Reverse DCF: Another Way to Evaluate Stocks
With Reverse DCF what you get is the growth rate of free cash flow that company needs to have to justify its current stock price. The default input parameters are:
1. Earnings per share: The EPS from the past 12 months
2. Years of growth at the growth rate: 10
3. Terminal growth rate: 4%
4. Discount rate: 12%.
These parameters are the same as in DCF Calculation. All of them are adjustable and adjusting any of them will trigger re-calculation. The 10-year average growth rates of revenue, earnings, EBITDA, FCF and book value are provided for you to compare.
After you get the growth rate, compare it with the past growth rates and ask yourself if the growth rate is likely for this company. If the calculated growth rate is higher than the past growth rates, the stock price might be ahead of itself. If the growth rate is lower than the past growth rates, the stock might be undervalued.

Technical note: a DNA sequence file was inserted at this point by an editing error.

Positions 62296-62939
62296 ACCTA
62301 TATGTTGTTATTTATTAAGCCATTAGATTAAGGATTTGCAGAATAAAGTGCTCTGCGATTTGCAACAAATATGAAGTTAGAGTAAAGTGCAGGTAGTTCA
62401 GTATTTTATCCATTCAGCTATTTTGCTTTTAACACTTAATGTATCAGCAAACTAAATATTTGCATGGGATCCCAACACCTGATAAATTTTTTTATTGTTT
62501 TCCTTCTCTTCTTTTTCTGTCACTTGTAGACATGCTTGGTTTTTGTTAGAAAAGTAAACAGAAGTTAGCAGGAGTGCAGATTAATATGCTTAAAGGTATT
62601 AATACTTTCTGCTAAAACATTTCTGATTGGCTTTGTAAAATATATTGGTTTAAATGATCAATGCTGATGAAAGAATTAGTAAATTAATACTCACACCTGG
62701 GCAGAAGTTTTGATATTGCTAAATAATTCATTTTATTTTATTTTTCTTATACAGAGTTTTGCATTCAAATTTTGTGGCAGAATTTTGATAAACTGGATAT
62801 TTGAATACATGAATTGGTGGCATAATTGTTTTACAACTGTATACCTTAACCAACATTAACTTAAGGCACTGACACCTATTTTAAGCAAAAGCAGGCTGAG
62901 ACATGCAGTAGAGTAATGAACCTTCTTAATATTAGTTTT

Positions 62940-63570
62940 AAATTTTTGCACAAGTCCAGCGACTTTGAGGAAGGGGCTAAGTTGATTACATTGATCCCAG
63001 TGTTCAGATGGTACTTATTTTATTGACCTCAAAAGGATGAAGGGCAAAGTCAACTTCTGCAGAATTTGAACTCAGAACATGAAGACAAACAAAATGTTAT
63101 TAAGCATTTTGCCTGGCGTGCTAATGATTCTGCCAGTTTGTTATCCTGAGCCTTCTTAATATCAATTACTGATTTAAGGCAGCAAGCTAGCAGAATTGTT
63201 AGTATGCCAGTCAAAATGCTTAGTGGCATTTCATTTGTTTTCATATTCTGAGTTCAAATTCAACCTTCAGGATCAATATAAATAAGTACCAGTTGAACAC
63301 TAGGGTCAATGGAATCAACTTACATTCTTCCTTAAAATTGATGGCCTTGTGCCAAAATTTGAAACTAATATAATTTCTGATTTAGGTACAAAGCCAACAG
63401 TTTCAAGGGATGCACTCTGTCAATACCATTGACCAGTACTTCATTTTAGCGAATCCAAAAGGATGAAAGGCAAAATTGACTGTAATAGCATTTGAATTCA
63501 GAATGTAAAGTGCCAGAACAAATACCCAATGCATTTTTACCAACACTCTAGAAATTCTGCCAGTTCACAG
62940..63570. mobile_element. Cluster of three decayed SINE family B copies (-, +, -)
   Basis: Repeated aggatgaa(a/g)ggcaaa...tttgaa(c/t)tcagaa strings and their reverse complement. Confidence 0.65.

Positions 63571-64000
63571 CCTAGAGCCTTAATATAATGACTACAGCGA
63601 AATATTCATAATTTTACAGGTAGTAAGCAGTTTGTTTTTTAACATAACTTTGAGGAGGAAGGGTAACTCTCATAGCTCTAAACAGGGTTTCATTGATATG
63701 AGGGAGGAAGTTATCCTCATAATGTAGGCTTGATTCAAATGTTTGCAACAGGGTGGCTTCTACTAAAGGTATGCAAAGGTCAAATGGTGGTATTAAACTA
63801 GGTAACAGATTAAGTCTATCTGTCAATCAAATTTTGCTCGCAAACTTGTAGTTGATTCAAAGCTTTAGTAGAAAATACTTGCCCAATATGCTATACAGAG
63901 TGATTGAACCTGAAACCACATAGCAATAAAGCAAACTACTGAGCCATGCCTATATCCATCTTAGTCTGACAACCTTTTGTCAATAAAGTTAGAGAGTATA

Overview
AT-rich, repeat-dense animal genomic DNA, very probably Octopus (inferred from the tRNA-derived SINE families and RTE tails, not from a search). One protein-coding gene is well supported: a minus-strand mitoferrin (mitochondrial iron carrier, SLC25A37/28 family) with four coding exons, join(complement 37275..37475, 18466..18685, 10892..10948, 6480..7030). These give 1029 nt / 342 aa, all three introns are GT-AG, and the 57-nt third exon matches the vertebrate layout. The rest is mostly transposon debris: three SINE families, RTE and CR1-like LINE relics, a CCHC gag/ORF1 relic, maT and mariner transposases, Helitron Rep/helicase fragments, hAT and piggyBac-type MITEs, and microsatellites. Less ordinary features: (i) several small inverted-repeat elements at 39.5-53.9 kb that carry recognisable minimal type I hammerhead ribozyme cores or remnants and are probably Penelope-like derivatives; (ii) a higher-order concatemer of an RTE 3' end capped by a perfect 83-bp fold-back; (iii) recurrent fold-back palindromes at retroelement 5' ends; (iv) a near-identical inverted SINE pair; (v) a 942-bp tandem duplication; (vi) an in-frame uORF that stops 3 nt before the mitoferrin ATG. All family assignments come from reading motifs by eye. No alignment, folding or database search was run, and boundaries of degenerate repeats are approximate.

Similar to DCF Calculator, Reverse DCF works well for the companies with predictable revenue and earnings growth.
Consider Apple (AAPL): The company has growth its revenue by 38% a year and earnings by 85% a year over the past 10 years. Assuming it will grow 20% a year over the next 10 years, the DCF Calculator thinks the stock is worth $1,192 a share. Please see the screenshot below.
Of course, whether the company can continue to growth 20% a year is a big question. Now if we switch to Reverse DCF, it tells us that the current Apple stock price of $443 a share suggests that the market thinks the company will only grow its earnings 4.85% a year over the next 10 years. See the screenshot below:
Will Apple be able to grow at 4.85% a year over the next 10 years? This is the question one needs to answer when it comes to using the Reverse DCF Calculator.